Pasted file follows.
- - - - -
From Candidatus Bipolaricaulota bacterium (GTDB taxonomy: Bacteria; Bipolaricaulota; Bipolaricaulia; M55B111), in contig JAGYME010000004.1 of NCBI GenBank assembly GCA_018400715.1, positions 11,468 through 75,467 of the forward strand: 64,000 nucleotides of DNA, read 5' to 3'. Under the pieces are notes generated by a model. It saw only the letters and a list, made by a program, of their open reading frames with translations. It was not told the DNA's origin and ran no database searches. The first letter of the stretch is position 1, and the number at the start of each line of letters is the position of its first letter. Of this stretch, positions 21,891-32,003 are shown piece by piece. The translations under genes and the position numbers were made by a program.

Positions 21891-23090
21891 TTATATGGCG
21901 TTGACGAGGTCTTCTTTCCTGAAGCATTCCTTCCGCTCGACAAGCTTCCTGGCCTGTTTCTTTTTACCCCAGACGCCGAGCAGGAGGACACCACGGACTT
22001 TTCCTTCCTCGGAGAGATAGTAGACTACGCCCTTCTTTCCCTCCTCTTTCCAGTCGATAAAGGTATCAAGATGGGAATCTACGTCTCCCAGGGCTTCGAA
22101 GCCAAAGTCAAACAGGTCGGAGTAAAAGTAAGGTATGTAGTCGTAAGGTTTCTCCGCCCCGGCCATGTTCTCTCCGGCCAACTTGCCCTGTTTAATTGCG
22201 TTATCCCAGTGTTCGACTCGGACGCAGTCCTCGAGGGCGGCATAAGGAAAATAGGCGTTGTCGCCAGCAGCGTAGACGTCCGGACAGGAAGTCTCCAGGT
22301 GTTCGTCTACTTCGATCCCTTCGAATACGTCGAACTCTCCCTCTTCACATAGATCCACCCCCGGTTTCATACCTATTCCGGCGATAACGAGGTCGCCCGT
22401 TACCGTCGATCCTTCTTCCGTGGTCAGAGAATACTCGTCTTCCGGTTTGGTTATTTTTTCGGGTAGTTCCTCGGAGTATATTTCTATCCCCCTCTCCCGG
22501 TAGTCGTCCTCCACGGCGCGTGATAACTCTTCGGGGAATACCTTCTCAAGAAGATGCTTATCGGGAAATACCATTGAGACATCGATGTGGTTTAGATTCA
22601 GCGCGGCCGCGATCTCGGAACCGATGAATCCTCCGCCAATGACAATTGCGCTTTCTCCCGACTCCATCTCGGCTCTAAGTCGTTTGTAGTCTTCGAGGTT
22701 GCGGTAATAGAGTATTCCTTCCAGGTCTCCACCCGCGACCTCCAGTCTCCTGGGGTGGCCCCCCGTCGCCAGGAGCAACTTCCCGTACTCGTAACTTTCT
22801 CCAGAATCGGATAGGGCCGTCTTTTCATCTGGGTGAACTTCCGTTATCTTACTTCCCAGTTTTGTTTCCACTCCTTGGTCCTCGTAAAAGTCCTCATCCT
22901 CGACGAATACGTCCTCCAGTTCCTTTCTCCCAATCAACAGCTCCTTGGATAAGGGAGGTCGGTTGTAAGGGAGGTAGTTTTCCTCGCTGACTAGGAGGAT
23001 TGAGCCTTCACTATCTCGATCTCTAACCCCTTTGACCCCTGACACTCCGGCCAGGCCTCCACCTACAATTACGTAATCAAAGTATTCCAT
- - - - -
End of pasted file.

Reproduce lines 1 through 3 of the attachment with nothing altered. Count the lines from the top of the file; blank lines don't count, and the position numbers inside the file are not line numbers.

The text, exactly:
From Candidatus Bipolaricaulota bacterium (GTDB taxonomy: Bacteria; Bipolaricaulota; Bipolaricaulia; M55B111), in contig JAGYME010000004.1 of NCBI GenBank assembly GCA_018400715.1, positions 11,468 through 75,467 of the forward strand: 64,000 nucleotides of DNA, read 5' to 3'. Under the pieces are notes generated by a model. It saw only the letters and a list, made by a program, of their open reading frames with translations. It was not told the DNA's origin and ran no database searches. The first letter of the stretch is position 1, and the number at the start of each line of letters is the position of its first letter. Of this stretch, positions 21,891-32,003 are shown piece by piece. The translations under genes and the position numbers were made by a program.

Positions 21891-23090
21891 TTATATGGCG